Giving up the right to free speech is not inconsequential, regardless of how the pie was sweetened. I blame the churches who agreed to this scheme as much as I blame the deceptive tactics of Lyndon Johnson,

  2. Trevor says:

    This NewsMax article touches on the same fascinating topic.

    http://archive.newsmax.com/archives/articles/2005/2/25/150558.shtml

    It’s not just here in the US. In Australia and New Zealand the largest manufacturer of breakfast cereal is also church owned. I know that for a fact.

  3. ZOO says:

    If multi-billion dollar religious organizations are looking for free speech sympathy, the won’t get it from me. Can anyone name a single instance where the IRS tax exempt provision has ever been enforced?

    I am reminded of Mexican invader Elvira Arellano who was arrested and deported in 1997. Within days, she was back in the U.S., dropped an anchor baby two years later, and was re-arrested in a 2002 sweep and convicted of Social Security fraud. Under the illegal alien loving Bush administration, she was not required to appear for a deportation hearing until August 15, 2006. On that date she took refuge in the Adalberto United Methodist church in the Humboldt Park area of Chicago. The criminal Bush clan refused to violate the “sanctuary” of the church, and Arellano remained there a full 12 months. This single “stand down” of the law was a magnet for hundreds of thousands of invaders that followed. Arellano’s emboldened status eventually led her to a Los Angeles event to speak as a “victim” where she was again arrested and finally deported – again.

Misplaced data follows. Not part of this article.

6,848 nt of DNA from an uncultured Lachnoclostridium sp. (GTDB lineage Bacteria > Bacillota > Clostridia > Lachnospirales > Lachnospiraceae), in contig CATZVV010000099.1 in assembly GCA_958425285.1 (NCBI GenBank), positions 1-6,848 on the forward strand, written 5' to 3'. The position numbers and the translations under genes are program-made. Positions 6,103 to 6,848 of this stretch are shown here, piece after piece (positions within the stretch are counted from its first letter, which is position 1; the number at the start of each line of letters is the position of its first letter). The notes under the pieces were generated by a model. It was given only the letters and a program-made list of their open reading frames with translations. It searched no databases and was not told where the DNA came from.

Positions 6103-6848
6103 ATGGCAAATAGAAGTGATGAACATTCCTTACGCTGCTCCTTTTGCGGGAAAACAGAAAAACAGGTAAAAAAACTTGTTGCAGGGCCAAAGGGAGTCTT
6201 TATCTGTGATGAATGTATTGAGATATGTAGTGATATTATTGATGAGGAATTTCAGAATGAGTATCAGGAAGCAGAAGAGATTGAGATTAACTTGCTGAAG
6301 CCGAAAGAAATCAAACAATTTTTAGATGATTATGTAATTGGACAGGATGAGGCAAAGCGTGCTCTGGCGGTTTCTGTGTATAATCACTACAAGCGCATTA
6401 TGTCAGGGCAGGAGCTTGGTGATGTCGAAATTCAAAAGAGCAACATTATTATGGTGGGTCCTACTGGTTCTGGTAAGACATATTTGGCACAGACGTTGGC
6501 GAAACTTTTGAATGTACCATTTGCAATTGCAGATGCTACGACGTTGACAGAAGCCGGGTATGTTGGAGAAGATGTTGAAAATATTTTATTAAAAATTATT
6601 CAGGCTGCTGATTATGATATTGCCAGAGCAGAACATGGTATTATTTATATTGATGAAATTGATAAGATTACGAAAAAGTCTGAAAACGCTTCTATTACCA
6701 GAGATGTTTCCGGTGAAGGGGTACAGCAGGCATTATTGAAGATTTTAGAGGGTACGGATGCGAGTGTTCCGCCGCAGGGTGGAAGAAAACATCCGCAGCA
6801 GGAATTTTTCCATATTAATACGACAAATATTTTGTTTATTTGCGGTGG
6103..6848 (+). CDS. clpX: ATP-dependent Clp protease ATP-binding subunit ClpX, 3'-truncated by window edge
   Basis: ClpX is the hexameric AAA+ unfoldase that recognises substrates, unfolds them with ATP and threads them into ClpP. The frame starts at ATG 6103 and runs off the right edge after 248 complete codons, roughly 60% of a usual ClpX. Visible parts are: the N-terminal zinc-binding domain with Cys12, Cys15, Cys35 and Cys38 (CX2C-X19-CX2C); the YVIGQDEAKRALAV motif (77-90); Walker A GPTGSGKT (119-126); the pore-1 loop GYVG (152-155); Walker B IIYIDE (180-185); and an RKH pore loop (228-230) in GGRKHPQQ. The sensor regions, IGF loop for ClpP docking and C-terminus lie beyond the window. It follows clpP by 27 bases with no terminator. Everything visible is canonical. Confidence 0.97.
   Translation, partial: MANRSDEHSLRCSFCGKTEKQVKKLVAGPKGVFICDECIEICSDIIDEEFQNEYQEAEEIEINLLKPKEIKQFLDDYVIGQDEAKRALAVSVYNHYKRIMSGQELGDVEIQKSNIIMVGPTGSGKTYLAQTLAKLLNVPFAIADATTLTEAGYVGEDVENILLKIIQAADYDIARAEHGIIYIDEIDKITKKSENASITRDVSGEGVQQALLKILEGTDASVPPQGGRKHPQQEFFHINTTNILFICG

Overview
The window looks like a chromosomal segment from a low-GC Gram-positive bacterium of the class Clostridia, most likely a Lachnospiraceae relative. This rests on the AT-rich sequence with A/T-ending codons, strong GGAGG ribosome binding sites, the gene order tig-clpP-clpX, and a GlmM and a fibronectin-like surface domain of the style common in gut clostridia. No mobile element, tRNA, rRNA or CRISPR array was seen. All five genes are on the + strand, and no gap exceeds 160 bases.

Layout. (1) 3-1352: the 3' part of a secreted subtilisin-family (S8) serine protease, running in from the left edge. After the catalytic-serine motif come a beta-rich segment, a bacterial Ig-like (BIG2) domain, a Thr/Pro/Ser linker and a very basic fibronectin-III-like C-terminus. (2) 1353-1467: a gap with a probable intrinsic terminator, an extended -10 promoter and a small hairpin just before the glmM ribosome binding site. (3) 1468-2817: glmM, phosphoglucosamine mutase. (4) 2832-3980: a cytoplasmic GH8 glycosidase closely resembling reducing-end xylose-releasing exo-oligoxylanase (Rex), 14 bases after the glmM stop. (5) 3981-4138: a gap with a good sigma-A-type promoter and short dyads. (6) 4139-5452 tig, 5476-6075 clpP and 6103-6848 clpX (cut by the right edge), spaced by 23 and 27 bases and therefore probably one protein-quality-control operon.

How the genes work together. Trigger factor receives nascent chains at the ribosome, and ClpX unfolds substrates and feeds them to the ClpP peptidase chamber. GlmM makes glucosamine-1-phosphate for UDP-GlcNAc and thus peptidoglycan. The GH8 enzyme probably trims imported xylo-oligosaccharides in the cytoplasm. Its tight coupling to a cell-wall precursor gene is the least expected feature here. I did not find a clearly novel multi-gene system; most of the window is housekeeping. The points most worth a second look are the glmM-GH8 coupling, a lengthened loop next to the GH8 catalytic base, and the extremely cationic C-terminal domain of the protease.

This is but one of hundreds of examples where a church has not only violated the IRS non-political stance rule, but Federal immigration laws pertaining to aiding and abetting while the government looked the other way. Various denominations now have a long history of anti-law, anti-sovereignty activity and gotten away with it scott free. As far as I’m concerned, remove any and all tax exemption protections for all religious conglomerates and let them have at it, while helping to pay down our national debt. But stumping against U.S. federal laws and openly violating them should land church leaders behind bars right along with their “free speech.” The aura of “devine immunity” is a load of crap.

  4. patriotmom says:

    I do NOT support churches breaking the law such as supporting illegal immigration. I don’t support it from a legal stance nor a Biblical one. I don’t respect those in the local Interfaith Council because they do not follow Biblical principles. They hide behind ” What would Jesus do?” gobbledygook rather than following the Bible teaching that we are under the authority of the law of the land in which we reside.

    It’s one thing to say that churches cannot act like political arms of a party, but quite another to say that they cannot remind their faithful of the basics of their faith and how that should affect their voting. Churches have been told that they cannot even do that- and that is against free speech. The Bishop E.W. Jackson is calling the black community to leave the Democrat Party- and he should have every right to do so.